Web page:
Data Mining Services and Data Sources
Applies To: SQL Server 2016
Data mining requires a connection to an instance of SQL Server Analysis Services. Data from a cube is not required for data mining and the use of relational sources is recommended; however, data mining uses components provided by the Analysis Services engine.
This topic provides information that you need to know when connecting to an instance of SQL Server Analysis Services to create, process, deploy, or query data mining models.
The server component of Microsoft SQL Server Analysis Services is the msmdsrv.exe application, which ordinarily runs as a Windows service. This application consists of security components, an XML for Analysis (XMLA) listener component, a query processor component and numerous other internal components that perform the following functions:
Parsing statements received from clients
Storing dimension and cell data
Managing server resources
The XMLA listener component handles all XMLA communications between Analysis Services and its clients. The Analysis Services Port configuration setting in the msmdsrv.ini file can be used to specify a port on which an Analysis Services instance listens. A value of 0 in this file indicates that Analysis Services listen on the default port. Unless otherwise specified, Analysis Services uses the following default TCP ports:
|2383||Default instance of SQL Server Analysis Services.|
|2382||Redirector for other instances of SQL Server Analysis Services.|
|Dynamically assigned at server startup||Named instance of SQL Server Analysis Services.|
For more information about controlling the ports used by this service, see Configure the Windows Firewall to Allow Analysis Services Access.
Whenever you create or update a data mining structure or model, you use data that is defined by a data source. The data source does not contain the data, which might include Excel workbooks, text files, and SQL Server databases; it only defines the connection information. A data source view (DSV) serves as an abstraction layer on top of that source, modifying or mapping the data that is obtained from the source.
It is beyond the scope of this topic to describe the connection requirements for each of these sources. For more information, see the documentation for the provider. However, in general, you should be aware of the following requirements of Analysis Services, when interacting with providers:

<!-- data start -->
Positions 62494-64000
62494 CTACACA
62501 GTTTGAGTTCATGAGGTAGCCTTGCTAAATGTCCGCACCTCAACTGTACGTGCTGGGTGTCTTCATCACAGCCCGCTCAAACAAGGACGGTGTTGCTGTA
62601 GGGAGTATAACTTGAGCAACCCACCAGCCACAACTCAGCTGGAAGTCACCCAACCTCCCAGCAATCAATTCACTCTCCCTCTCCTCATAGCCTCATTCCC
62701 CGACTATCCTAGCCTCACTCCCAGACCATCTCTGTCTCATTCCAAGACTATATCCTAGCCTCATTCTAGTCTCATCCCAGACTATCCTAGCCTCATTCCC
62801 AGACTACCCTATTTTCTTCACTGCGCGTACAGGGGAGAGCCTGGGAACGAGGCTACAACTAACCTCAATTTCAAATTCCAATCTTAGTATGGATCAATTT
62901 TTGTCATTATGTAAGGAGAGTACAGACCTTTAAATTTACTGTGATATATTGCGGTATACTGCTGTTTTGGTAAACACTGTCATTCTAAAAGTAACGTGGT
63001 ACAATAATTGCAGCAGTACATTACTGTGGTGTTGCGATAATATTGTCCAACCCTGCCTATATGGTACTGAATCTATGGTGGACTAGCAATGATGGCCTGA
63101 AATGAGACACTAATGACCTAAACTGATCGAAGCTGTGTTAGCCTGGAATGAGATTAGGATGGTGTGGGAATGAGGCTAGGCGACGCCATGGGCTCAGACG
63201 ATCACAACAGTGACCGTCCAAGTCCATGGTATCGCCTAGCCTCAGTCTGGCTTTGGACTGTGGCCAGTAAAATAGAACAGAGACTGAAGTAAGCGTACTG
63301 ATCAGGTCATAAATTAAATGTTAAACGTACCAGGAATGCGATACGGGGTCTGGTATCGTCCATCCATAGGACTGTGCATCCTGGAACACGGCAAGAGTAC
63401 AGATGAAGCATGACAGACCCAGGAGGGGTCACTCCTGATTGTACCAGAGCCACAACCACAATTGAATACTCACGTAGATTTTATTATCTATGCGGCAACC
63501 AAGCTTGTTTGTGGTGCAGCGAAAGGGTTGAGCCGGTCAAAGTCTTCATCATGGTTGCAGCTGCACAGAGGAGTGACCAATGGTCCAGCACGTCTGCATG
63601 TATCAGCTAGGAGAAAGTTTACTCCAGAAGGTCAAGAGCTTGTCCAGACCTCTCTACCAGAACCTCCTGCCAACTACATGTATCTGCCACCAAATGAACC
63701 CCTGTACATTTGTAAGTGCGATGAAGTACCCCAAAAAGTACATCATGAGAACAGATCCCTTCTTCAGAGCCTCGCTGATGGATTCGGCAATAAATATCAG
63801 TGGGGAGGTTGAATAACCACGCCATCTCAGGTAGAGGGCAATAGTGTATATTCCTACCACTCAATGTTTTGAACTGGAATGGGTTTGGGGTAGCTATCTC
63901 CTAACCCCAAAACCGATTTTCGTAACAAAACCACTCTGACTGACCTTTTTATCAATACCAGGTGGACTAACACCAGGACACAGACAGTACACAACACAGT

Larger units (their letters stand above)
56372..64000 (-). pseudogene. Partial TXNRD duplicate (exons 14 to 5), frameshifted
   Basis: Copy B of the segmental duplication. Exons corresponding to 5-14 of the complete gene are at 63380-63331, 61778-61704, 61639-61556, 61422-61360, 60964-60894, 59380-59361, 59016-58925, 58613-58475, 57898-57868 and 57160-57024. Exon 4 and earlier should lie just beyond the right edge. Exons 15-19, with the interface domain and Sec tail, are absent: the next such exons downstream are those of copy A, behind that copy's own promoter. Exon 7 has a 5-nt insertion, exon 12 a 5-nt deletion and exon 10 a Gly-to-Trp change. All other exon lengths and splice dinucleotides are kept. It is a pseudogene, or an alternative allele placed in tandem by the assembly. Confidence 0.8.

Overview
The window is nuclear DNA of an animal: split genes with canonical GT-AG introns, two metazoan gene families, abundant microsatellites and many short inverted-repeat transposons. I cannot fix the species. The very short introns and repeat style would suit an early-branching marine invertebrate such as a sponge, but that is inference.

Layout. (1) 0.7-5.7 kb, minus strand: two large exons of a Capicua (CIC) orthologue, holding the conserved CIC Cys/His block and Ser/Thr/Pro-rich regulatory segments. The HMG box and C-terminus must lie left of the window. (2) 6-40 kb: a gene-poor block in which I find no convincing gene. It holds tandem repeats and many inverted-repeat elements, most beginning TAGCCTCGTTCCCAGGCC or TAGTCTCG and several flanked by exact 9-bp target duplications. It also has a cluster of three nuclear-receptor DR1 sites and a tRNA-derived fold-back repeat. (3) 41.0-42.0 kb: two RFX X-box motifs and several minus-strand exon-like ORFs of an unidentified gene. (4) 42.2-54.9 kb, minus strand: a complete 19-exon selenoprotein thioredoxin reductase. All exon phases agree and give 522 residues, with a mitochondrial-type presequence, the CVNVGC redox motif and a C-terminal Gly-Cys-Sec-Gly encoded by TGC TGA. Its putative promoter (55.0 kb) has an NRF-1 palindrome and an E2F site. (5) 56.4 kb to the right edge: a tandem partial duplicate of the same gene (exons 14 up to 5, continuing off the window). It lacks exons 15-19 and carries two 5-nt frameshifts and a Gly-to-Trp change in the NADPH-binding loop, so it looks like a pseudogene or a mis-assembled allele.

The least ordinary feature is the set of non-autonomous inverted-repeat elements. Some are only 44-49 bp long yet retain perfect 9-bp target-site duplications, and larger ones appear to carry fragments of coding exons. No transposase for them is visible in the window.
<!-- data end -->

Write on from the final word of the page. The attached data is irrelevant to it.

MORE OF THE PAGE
Because data mining is a service provided by a server, the Analysis Services instance must be given access to the data source. There are two aspects to access: location and identity.
Location means that, if you build a model using data that is stored only on your computer and then deploy the model to a server, the model would fail to process because the data source cannot be found. To resolve this problem, you might need to transfer data into the same SQL Server instance where Analysis Services is running, or move files to a shared location.
Identity means that the services on Analysis Services must be able to open the data file or data source with the appropriate credentials. For example, when you built the model, you might have had unlimited permissions to view the data, but the user who is processing and updating the models on the server might have limited or no access to the data, which can cause failure to process or affect the contents of a model. At minimum, the account used for connecting to the remote data source must have read permissions to the data.
When you move a model, the same requirements apply: you must set up appropriate access to the location of the old data source, copy the data sources, or configure a new data source. Also, you must transfer logins and roles, or set up permissions to allow data mining objects to be processed and updated in the new location.
Data mining requires additional permissions on an Analysis Services database. Most data mining properties can be set by using the Analysis Server Properties Dialog Box (Analysis Services).
For more information about the properties that you can configure, see Server Properties in Analysis Services.